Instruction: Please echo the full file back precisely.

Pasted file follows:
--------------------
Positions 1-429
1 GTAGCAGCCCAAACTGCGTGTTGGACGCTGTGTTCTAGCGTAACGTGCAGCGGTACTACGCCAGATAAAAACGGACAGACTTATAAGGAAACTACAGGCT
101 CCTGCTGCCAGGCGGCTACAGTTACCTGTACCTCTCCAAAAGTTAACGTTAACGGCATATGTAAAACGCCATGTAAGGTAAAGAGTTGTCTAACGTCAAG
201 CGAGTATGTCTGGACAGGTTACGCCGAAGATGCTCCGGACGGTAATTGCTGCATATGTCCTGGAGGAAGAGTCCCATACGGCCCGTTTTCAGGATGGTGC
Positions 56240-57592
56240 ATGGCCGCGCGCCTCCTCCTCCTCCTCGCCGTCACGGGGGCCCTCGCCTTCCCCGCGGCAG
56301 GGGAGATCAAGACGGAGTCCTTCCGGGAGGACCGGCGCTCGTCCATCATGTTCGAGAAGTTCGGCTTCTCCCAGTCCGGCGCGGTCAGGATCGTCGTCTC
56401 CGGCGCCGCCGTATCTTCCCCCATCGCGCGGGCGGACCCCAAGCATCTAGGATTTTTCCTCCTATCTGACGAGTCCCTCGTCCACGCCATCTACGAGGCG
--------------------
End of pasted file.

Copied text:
Positions 1-429
1 GTAGCAGCCCAAACTGCGTGTTGGACGCTGTGTTCTAGCGTAACGTGCAGCGGTACTACGCCAGATAAAAACGGACAGACTTATAAGGAAACTACAGGCT
101 CCTGCTGCCAGGCGGCTACAGTTACCTGTACCTCTCCAAAAGTTAACGTTAACGGCATATGTAAAACGCCATGTAAGGTAAAGAGTTGTCTAACGTCAAG
201 CGAGTATGTCTGGACAGGTTACGCCGAAGATGCTCCGGACGGTAATTGCTGCATATGTCCTGGAGGAAGAGTCCCATACGGCCCGTTTTCAGGATGGTGC
Positions 56240-57592
56240 ATGGCCGCGCGCCTCCTCCTCCTCCTCGCCGTCACGGGGGCCCTCGCCTTCCCCGCGGCAG
56301 GGGAGATCAAGACGGAGTCCTTCCGGGAGGACCGGCGCTCGTCCATCATGTTCGAGAAGTTCGGCTTCTCCCAGTCCGGCGCGGTCAGGATCGTCGTCTC
56401 CGGCGCCGCCGTATCTTCCCCCATCGCGCGGGCGGACCCCAAGCATCTAGGATTTTTCCTCCTATCTGACGAGTCCCTCGTCCACGCCATCTACGAGGCG